So, I've been doing background research for the past week about applying
this program. The first topic I'm looking into is optics, and the book I'm
reading...

## Wednesday, July 16, 2008

## Monday, July 14, 2008

I am also reading about logistic models and using them to incorporate a density dependent death rate.

## Monday, June 30, 2008

I also fixed my birth rates (for my linear model) and my seasonal issues after my talk with Heideman. I also keep getting confused on the way to find birth rates for my nonlinear model; my idea was to multiply a reproductive success rate with a meeting rate to give me a "birth rate" but I want to somehow make sure this corresponds with the birth rate info Heideman gave me (4 litters per year, each litter consists of about 4 mice).

I will probably take a break from parameters tomorrow and focus on getting a draft of my lab report done in tech.

## Wednesday, June 25, 2008

Today I met with Professor Heideman and there are some important changes that I need to make to the model. He would like me to incorporate a kind of carrying capacity so that as the population increases there is a greater risk of dying (i.e less nutrients, fewer places to hide, etc.). He also told me that spring, summer, and fall should have similar parameters, while the winter's parameters differ (before I had assumed fall and winter were similar and summer and spring were similar). Next he would like me to add an intermediate group of mice, meaning that there would be a group of mice between P and NP, and that they have a probability of producing half the time in the winter. Adding this group will help with the genetic component of my model; when a NP and P mate there children would become intermediates (assuming heritability is 100%) .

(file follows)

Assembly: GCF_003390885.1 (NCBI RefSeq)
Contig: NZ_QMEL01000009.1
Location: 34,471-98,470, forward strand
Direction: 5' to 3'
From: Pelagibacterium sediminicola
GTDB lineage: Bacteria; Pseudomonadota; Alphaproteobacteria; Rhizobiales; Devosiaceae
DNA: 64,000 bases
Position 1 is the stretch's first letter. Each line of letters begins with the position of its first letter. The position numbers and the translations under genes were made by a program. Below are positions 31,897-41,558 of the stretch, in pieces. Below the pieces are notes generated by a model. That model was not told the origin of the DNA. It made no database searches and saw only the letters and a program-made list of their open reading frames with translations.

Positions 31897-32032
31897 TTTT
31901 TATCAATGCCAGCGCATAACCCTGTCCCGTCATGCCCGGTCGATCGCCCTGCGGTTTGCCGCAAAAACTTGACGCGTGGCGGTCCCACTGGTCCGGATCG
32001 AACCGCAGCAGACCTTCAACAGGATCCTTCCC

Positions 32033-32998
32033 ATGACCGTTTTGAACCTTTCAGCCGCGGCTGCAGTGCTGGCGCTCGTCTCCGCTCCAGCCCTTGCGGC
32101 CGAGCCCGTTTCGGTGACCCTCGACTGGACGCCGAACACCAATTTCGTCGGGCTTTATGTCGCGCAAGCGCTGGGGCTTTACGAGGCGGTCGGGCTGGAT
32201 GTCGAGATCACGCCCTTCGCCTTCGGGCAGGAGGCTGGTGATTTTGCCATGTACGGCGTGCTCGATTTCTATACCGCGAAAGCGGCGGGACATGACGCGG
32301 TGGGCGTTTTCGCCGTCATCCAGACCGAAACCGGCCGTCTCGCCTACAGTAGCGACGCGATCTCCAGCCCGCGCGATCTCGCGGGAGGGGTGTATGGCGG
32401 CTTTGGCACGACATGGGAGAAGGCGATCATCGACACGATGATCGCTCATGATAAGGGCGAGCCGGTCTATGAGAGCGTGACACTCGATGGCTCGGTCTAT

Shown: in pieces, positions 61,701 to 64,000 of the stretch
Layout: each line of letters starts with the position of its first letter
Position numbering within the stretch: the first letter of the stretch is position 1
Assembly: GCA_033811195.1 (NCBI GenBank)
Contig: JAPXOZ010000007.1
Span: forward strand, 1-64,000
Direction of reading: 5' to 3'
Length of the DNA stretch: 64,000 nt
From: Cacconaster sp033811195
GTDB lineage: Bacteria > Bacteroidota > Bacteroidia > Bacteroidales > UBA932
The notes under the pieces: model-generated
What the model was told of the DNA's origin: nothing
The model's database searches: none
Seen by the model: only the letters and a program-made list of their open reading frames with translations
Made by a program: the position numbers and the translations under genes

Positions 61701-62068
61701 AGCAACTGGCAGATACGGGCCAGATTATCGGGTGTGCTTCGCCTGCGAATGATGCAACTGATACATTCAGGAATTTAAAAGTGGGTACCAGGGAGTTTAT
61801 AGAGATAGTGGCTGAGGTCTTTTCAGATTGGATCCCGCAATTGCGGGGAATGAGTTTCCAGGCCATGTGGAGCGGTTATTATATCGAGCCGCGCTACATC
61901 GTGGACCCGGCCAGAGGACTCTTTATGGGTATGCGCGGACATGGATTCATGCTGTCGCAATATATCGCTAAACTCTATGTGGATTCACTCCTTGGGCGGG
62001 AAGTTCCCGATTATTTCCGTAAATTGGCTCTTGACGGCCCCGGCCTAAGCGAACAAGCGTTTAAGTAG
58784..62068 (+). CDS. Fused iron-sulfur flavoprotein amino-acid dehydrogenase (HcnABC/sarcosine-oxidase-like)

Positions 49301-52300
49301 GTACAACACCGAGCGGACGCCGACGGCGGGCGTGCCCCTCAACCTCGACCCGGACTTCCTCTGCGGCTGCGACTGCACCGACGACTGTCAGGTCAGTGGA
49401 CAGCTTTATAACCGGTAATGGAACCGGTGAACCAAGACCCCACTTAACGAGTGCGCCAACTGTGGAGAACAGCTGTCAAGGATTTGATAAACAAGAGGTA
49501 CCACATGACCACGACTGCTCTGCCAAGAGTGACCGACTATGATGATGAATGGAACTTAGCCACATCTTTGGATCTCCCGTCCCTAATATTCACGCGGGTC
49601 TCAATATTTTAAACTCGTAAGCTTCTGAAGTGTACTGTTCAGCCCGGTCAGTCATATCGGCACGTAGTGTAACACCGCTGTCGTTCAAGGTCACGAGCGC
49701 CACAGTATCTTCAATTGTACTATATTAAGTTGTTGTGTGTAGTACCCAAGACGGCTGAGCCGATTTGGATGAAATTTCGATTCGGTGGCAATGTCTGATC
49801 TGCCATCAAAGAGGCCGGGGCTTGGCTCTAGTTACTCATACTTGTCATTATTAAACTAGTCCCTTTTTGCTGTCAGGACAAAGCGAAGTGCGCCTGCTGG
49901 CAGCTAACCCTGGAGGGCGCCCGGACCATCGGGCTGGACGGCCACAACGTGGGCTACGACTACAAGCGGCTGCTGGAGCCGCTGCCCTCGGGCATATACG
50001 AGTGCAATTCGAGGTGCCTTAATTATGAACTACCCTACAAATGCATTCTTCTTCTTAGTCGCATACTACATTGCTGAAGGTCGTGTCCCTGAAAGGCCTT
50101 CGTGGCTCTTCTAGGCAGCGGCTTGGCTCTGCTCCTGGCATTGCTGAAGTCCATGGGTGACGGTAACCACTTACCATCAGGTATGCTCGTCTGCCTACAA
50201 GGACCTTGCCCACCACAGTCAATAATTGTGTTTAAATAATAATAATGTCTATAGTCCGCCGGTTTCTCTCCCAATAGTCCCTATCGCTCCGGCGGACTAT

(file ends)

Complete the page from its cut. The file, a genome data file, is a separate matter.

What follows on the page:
## Monday, June 23, 2008

## Tuesday, June 17, 2008

## Friday, June 13, 2008

Today I found a new paper with a lot of the parameters explicitly written in it; this paper also includes various parameters according to population density, so this may help when I begin to add nonlinear terms.

I also looked at the distriubution of seasons according to the Coordinated Universal Time (UTC), and I found that each seasons begins or ends with a solstice or equinox and lasts for approximately 13 weeks. I think that the seasonal distributions I used in my model (each 13 weeks) is a good estimate for the time being.

I plan to play around with my linear model a little more and then I will add a nonlinear term and try to code that next.

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